Wallace Saves His Best for Last

By Alan Goldenbach
Washington Post Staff Writer
Monday, March 26, 2007

EAST RUTHERFORD, N.J., March 25 -- Jessie Sapp had the ball and the chance to be the hero, and really, there was nothing more that would have pleased the extroverted sophomore.

But even in the midst of his best all-around game of the tournament, a confident shooting stroke and several of the native New Yorker's friends in the building, Sapp passed on the game's biggest shot.

He saw his Georgetown backcourt mate, Jonathan Wallace, curling around the arc at the left of the key. With the Hoyas trailing North Carolina by three with just over 30 seconds left in the NCAA tournament East Region final, Sapp knew this shot was meant for Wallace.

"They gave it to me, but I saw Jonathan, so I gave it to him," Sapp said. "Jon is a better three-point shooter than I was. I know that. And he was wide open."

And Wallace wasted no time releasing a shot he knew right away was perfect. The three-pointer capped Georgetown's incredible second-half surge, tied the score at 81 and sent the game into overtime, where the Hoyas pulled away for a 96-84 victory.

The team known more for its talented front court of Jeff Green and Roy Hibbert needed its back court to make the plays that would save its season. And with the duo battling North Carolina's equally strong forwards Tyler Hansbrough and Brandan Wright, Georgetown's guards proved to be decisive.

Hoyas Coach John Thompson III said there was never any doubt; he wanted Wallace, a former walk-on, to lead the program back to the Final Four for the first time in 22 years.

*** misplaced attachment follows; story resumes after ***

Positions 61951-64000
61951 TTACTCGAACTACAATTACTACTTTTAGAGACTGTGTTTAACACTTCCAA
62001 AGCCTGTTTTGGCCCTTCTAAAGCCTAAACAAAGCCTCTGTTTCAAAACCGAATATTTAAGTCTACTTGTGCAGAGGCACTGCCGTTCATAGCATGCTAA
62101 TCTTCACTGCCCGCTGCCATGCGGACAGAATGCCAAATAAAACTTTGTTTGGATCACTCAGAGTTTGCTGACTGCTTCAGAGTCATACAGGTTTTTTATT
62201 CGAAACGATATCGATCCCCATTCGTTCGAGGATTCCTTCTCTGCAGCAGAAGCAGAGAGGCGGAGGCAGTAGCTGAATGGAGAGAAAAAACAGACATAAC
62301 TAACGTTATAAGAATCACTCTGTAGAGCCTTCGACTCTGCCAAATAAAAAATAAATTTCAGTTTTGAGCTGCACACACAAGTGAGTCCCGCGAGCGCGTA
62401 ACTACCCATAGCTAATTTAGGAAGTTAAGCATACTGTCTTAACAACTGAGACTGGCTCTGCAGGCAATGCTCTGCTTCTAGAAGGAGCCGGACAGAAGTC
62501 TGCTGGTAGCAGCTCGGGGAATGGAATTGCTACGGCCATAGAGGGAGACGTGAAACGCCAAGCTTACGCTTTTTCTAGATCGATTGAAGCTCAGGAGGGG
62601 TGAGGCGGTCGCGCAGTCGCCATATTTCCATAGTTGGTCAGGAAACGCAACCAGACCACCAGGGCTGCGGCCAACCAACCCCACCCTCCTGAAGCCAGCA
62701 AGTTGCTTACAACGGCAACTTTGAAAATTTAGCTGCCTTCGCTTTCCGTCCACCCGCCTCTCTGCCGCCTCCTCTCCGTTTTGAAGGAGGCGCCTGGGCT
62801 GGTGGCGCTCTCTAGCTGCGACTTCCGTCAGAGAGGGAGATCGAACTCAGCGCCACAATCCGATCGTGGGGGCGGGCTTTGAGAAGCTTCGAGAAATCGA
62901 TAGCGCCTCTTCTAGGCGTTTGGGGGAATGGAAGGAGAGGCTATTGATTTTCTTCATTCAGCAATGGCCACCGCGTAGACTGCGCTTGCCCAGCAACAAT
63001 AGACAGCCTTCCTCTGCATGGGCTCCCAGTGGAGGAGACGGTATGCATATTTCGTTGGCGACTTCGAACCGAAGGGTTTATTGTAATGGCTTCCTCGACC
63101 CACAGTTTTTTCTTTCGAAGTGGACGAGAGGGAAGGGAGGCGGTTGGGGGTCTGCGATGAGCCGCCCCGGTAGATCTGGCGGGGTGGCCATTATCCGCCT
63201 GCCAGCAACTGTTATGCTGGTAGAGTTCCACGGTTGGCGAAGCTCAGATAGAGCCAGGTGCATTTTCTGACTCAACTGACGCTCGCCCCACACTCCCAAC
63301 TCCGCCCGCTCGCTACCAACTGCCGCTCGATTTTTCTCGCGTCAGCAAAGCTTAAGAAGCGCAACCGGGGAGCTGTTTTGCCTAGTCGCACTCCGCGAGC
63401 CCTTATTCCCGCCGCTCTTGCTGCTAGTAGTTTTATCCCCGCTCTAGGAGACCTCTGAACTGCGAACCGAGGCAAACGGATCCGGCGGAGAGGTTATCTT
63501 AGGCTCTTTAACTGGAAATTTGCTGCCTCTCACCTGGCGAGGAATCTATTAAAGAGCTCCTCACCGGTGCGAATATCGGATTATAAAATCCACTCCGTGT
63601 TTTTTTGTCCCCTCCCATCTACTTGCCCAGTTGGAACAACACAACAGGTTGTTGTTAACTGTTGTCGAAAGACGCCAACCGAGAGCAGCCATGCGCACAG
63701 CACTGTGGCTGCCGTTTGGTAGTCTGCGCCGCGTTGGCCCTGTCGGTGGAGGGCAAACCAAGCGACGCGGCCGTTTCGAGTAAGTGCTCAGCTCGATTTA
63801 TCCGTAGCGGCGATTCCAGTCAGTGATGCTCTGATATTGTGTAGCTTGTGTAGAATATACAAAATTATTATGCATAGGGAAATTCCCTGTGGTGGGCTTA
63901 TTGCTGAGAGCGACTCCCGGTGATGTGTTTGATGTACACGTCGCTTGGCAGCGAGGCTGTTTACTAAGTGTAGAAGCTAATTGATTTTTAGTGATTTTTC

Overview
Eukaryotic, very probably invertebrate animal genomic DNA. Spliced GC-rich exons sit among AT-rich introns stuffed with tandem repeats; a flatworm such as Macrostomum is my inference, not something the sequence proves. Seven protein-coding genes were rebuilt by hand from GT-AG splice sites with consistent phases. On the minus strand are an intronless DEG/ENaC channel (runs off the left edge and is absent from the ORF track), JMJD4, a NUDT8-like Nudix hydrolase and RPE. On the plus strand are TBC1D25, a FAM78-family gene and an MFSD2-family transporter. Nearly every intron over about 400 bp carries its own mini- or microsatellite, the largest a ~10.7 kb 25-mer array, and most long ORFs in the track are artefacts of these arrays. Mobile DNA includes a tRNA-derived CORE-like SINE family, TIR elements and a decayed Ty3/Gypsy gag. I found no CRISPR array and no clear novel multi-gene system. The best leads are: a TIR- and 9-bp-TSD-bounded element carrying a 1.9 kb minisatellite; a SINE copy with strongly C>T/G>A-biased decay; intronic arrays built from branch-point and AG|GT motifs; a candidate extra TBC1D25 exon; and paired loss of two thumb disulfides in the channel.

"Oh yeah, we wanted that," Thompson said. "We put him on the side. We had Jeff post him. But, you know, I thought we were going to get the shot at the top for Jon. That's what we were looking for.

"Jon has been making those shots for three years now. So, we put the person that we wanted to get the shot where we wanted, and we were fortunate that it went in."

The shot didn't look forced, and Wallace said he was feeling good throughout the game. He shot 7 of 11 from the field, one of his best shooting games of the season, and his 19 points were two shy of his career high against Seton Hall on Jan. 19.

"That shot came within the rhythm of our offense," Wallace said. "We spread out, and hit that side of the floor and my teammate found me. . . .

"It feels good, you know."

Hibbert said he smiled when he saw Sapp feed Wallace the ball. It's a play Hibbert said the Hoyas often practice, precisely with Wallace catching the ball at that spot.

"He's calm out there," Hibbert said. "He doesn't take bad shots. That's Jon's favorite spot. He likes to come off the drift, so we always like to run that play."

And that's why Wallace didn't mind taking the big shot. It so impressed Tar Heels Coach Roy Williams, that he went over to Wallace afterward to tell him.

"I told Jonathan Wallace, 'Son, you made a big-time shot. Congratulations and good luck to you,' " Williams said. "Toughness is being like Wallace. If you don't make that shot, you probably don't win that game."

© 2007 The Washington Post Company